Friday, September 19, 2008

Of Two Minds

Bummer or beamer? On the one hand, I’m resigned to the reality of President Obama. I believe the election was decided this Monday. God got sick and tired of the Obama campaign’s amateurishness, its lack of principle or ideas – and his persistent refusal actually to be a Democrat – and She just decided to render all of that moot. This week’s crashus ex machina means that any considerations of the individual candidates’ comparative strengths (ha) and weaknesses are more or less irrelevant.

It’s this simple: When the October-in-September Surprise is large-scale and economic, the Democrat wins. (Helped, of course, if the Republican is especially clueless economically. This year, it's the economy, and the stupid.) And all things being approximately equal, when the Surprise is about national security, the Republican wins.

The polls are already on the move. What looked like a probable McCain win a week ago now bids fair to be a rout in the other direction.

So, I’m sitting shiva for the dream of President Hillary Clinton. This is such a painfully missed opportunity, it actually hurts. I continue to believe that Obama will be a failure – but he’ll be renominated in 2012, nonetheless. (After all, Carter was.) And the GOP is such a basket case that he may even be re-elected. (After all, W was.)

On the other hand, on a symbolic and historical level, it is impossible not to be moved by the prospect of an African American President of the United States. The soaring feeling that this is going to give to literally hundreds of millions of people is non-trivial.There is simply nothing about that that isn't wonderful -- even though the individual who is getting to write that chapter in the history books is woefully inadequate to it.

Where's Keats when you need him? We could all use some of that "negative capability."


Gary McGowan said...

First, let no one look to wikipaedia for an understanding of "negative capability." It is disgusting. Read the original short letter by Keats... and then, and only if you have some hours undisturbed in a contemplative frame of mind, Shelley's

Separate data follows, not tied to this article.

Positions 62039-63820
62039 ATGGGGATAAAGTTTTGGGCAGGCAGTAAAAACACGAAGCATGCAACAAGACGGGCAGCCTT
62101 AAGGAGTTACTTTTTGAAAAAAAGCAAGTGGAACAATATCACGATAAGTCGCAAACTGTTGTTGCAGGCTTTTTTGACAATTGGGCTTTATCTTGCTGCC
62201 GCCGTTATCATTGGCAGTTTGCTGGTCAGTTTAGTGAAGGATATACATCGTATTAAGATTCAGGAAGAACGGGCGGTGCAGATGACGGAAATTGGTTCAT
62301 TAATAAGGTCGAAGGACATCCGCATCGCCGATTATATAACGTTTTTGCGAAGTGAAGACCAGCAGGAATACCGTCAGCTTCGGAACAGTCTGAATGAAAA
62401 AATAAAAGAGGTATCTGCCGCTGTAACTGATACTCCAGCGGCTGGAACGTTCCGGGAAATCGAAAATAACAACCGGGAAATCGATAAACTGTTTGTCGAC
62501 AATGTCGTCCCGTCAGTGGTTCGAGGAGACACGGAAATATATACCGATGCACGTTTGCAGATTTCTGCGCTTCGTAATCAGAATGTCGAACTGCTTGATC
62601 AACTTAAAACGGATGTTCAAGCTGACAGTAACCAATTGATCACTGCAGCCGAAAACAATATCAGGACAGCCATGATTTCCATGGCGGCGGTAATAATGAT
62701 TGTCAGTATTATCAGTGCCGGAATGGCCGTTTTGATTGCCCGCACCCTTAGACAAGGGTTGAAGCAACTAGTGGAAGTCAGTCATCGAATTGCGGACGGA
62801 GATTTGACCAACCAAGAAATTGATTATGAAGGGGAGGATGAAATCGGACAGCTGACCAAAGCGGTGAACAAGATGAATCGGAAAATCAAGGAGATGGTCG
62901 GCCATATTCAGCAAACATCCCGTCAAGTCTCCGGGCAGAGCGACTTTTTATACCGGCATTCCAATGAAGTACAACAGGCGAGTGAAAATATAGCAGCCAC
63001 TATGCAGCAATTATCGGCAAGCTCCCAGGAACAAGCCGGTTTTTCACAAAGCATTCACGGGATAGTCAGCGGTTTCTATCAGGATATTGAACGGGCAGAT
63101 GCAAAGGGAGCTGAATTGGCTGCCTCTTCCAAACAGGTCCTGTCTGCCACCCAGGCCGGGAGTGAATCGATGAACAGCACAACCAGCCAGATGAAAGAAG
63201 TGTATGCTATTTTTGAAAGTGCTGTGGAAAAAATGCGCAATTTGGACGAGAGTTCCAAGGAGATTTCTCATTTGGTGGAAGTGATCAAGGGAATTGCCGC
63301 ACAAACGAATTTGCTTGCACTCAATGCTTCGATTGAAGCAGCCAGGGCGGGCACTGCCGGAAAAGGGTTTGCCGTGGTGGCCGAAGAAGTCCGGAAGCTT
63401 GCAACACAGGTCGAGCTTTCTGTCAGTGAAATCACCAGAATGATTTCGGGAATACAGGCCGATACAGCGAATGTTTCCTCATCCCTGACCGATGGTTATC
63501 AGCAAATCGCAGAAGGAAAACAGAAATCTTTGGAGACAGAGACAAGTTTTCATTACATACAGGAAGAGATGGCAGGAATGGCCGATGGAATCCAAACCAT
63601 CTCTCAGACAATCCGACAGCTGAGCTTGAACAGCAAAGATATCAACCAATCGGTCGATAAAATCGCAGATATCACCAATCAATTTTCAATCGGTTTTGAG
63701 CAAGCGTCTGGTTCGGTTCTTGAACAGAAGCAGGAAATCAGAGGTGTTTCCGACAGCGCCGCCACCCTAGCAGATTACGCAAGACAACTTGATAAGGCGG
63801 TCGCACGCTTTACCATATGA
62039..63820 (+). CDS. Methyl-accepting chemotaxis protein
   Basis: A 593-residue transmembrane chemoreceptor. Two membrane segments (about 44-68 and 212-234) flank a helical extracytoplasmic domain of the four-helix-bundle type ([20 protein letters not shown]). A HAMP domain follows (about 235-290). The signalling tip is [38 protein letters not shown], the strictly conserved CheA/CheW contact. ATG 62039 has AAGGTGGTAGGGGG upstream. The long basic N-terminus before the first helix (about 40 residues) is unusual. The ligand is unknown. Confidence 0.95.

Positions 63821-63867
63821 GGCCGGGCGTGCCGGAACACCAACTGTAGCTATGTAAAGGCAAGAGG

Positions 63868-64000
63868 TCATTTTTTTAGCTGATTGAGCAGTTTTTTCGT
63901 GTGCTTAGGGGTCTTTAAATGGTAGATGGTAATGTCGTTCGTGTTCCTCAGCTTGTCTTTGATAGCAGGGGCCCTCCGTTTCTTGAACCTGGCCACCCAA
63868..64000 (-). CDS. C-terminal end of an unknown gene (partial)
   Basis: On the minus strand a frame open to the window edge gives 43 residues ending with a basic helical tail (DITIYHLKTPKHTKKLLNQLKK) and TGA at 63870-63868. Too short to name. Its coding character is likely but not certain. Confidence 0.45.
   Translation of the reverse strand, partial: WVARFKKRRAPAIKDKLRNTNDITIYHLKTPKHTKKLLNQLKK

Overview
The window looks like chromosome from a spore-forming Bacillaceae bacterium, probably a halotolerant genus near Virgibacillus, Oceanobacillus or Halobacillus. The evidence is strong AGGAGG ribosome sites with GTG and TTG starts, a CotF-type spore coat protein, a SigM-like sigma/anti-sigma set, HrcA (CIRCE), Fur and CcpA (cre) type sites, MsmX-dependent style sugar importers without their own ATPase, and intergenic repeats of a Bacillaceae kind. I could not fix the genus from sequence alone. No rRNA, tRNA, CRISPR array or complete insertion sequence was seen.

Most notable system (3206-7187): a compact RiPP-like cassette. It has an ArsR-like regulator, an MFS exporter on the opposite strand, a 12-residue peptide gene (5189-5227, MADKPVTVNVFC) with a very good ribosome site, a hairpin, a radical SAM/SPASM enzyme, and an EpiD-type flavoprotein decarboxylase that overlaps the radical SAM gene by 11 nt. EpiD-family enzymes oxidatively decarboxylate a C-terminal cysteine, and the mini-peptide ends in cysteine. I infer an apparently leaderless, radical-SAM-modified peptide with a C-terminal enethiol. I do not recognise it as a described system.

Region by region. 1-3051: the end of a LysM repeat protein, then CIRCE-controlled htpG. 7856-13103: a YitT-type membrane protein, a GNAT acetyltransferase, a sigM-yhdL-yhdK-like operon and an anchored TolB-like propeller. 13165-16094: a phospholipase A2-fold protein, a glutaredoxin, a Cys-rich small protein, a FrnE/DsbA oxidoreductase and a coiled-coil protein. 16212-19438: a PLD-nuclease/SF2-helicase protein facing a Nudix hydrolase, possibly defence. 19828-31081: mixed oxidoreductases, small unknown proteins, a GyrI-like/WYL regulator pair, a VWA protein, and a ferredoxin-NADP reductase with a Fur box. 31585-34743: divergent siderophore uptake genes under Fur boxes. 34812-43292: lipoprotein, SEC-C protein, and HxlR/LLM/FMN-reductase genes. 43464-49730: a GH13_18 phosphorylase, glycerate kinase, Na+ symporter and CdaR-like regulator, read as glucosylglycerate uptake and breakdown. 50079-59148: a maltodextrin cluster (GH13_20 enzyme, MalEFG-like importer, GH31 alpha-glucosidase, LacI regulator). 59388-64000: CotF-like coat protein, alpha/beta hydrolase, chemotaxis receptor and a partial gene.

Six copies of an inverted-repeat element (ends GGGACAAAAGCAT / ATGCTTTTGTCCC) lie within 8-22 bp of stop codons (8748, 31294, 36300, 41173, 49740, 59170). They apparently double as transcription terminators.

A Defence of Poetry

(from which, “Poets are the unacknowledged legislators of the world.” – the last line, which the essay itself fills with heart and understanding.)

Gary McGowan said...



Senator Clinton on the floor of the Senate Sept. 18, 2008 to lay our her plan for halting the economic meltdown. Video of the entire speech and transcript.

Palomino said...

Historically, bad economic news has tended to favor the Democrats in presidential elections, but I would respectfully submit that (1) many Democrats don't regard Obama as a Democrat and will not be voting for him in any circumstances, (2) many Republicans and independents have no reason to believe that a neophyte should be handed the keys to the White House or the economy, no matter how abysmal the performance of the party already in power, (3) McCain is already starting, as he should, to go after Obama's financial ties to the people who brought us this mess, and (4) almost nothing in this political year has been playing out as expected.

So I'm not automatically buying that the economy is a "game changer," and I think you're walking off the field with a quarter still to go.

And shoot me, I guess, but I'm unable to get terribly worked up over the fact that Obama's father happened to be born in Kenya. Let's elect Cory Booker or Sheila Jackson Lee or even Harold Ford Jr. Then I'll be reaching for my hanky, too.

Falstaff said...

Palomino -- You're not the first person who has told me I'm being precipitous (there are 60 days left, anything can happen, it's a crazy year, etc.)... or even the first to use a football-field metaphor to express that. :) I hear you. I may turn out to be wrong -- we'll see. Happily, I'm not a running back, but a sporadically vocal spectator, perched in the bleachers.

My view is that Obama is the apparently blessed beneficiary of circumstances. Thanks to Hank Paulson, et al., he will become president without actually having had to figure out a thing about what should be done. And once in office, I expect, he will do approximately the right thing, because all other alternatives will have been swept off the table. The Bushies -- the people whose lifelong dream has been to repeal the New Deal -- will have wound up using their time in office to cement the government's involvement in the economy in unprecedented ways.

History, in other words, will wind up recording Obama as a Democrat, despite himself.

And on the final point... as you know, I take no pleasure in the notion of President Obama, qua Obama. He doesn't deserve to make this history. But the history is still pretty historic.